Antonio Canova (Italian, Possagno 1757–1822 Venice)
Overall: 10 1/4 x 19 11/16 x 7 1/16 in. (26 x 50 x 17.9 cm.)
Wrightsman Fund, 1993
Not on view
This group is more closely related to Canova's painting than to his sculpture. Escaping from the "fearful effects of the Revolution" that were then afflicting Rome (Canova 1994, p. 310), he spent much of the years 1797–98 with his family in Possagno, there taking time out to paint several of the canvases that were a delightful sideline of his. They include a half-length squarish picture of Venus and Cupid (fig. 34; Pavanello 1976, p. 138, no. D23, ill.). Although her legs are cut off, Venus is posed on a couch, embracing her son who returns her hug, and gazes directly at the witness of this tender momeny, more or less as here. Softly brushed, the paintings have the look of Pompeian frescoes with accents from his beloved Titian. The present model, which I presume precedes the painting, is rather larger and perhaps a bit more ponderously studied than usual for Canova. Admittedly his clay models are generally handled more loosely, but they do offer abundant precedents for the choppy play of the modeling tool over flesh and cloth, the sluggish rhythms of Venus's long limbs, and her huge feet. These traits occur strikingly in the studies leading up to Cupid and Pysche (cat. no. 10) and in models for the Penitent Magdalen (cat. no. 8 and fig. 25) and one for Charity. This last has the same preliminary relationship to a painting as the present work, only babies have been added to the canvas, which is signed and dated "A. Canova Sc. 1799" (Pavanello 1976, pp. 104, 138, nos. 111, D27, ill.).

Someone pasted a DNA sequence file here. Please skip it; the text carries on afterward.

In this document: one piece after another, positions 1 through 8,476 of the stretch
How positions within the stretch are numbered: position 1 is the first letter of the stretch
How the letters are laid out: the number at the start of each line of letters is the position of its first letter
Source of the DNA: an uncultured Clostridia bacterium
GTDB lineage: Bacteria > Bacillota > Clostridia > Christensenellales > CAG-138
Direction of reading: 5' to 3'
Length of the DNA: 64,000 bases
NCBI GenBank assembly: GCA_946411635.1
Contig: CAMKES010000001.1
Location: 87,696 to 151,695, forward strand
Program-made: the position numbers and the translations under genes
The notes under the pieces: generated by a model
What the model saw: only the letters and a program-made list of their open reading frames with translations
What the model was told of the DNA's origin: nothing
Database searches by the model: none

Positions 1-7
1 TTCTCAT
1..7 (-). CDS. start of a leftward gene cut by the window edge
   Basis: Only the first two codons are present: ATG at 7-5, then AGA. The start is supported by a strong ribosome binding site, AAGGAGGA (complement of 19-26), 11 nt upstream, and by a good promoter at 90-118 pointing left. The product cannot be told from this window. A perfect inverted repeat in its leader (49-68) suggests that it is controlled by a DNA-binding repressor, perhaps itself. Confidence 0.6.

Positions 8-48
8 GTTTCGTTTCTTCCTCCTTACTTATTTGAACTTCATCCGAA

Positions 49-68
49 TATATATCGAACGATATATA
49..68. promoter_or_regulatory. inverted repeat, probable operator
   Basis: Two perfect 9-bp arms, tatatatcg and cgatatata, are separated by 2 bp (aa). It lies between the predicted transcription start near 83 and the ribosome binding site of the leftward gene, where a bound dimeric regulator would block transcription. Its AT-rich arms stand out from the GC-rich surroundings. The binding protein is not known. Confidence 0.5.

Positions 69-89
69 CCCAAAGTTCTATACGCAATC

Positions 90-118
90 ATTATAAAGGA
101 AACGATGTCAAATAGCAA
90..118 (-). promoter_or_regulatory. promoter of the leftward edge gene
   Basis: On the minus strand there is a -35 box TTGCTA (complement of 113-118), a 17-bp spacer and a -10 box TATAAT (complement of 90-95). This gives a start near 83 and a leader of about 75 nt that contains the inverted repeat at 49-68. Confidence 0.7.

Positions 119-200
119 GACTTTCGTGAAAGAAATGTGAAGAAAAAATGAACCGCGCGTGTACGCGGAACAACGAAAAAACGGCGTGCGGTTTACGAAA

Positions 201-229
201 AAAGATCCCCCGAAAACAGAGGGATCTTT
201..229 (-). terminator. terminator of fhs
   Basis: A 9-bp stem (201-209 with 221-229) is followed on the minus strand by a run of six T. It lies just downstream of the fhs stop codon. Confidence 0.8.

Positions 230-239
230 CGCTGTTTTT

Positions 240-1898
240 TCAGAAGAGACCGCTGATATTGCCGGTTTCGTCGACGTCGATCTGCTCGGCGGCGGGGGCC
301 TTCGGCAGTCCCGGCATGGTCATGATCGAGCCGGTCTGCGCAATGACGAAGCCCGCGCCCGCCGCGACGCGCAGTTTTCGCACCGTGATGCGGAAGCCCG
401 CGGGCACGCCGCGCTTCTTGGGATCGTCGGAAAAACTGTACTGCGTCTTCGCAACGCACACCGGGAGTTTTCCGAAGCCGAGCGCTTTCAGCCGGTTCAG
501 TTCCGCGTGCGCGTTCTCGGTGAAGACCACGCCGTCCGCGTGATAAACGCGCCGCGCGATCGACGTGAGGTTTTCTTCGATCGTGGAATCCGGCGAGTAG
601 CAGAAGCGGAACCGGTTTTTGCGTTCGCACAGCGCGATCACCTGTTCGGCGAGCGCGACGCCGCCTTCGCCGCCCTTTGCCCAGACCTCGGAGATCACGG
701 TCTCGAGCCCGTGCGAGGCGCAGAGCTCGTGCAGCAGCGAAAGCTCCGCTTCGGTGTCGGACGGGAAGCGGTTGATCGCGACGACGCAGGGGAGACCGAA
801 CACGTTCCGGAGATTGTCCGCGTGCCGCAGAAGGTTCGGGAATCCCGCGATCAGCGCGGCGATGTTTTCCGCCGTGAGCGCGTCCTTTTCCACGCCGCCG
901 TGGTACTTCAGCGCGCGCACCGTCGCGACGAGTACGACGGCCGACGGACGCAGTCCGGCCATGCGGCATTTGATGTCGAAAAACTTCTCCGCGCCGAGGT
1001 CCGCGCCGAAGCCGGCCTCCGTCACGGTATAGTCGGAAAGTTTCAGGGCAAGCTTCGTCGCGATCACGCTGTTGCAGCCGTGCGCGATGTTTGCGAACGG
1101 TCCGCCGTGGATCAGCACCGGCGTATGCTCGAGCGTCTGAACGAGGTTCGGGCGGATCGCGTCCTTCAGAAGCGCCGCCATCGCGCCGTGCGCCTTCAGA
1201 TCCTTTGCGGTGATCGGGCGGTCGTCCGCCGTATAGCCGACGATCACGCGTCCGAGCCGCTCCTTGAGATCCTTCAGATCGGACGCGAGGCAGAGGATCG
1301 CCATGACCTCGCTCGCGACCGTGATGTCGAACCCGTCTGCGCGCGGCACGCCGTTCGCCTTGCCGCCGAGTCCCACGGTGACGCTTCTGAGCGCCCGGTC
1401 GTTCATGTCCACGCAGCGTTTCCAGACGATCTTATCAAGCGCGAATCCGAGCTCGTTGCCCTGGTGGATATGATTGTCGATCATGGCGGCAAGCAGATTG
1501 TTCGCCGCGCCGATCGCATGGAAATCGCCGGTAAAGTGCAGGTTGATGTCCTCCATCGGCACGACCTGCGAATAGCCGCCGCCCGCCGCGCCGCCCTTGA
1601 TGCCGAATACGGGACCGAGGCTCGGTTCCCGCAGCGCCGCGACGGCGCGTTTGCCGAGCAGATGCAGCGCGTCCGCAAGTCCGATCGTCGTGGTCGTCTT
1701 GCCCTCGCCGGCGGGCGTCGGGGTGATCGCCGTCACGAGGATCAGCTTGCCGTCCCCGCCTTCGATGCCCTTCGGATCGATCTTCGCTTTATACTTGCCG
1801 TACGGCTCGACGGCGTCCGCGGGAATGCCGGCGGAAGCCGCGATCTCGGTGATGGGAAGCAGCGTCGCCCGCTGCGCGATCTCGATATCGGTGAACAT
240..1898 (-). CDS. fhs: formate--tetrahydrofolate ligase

In all fairness, it must be said that Hugh Honour and Giuseppe Pavanello are unconvinced by the Canova attribution (letter from Honour to James Draper, October 6, 1993). We resubmit the case in the interest of opening up the question––adding only that we know as yet no imitator of his modeling style capable of incorporating so instinctively such personal Canova tics as the curved slumped back, looping limbs, and long feet.
The slightly reddish buff clay, with firing cracks visible especially underneath, hsa been extensively touched up with plaster additions painted to match the terracotta in the areas of the front left corner of the bed, the mattress, the foot of the bed with paint extending over Venus's proper left foot, and Cupid's wings. Venus's hair is overpainted, possibly covering damages there.
[James David Draper 2003]
Private Collection, France ; [ Galerie Patrice Bellanger , Paris, until 1993; sold to MMA ]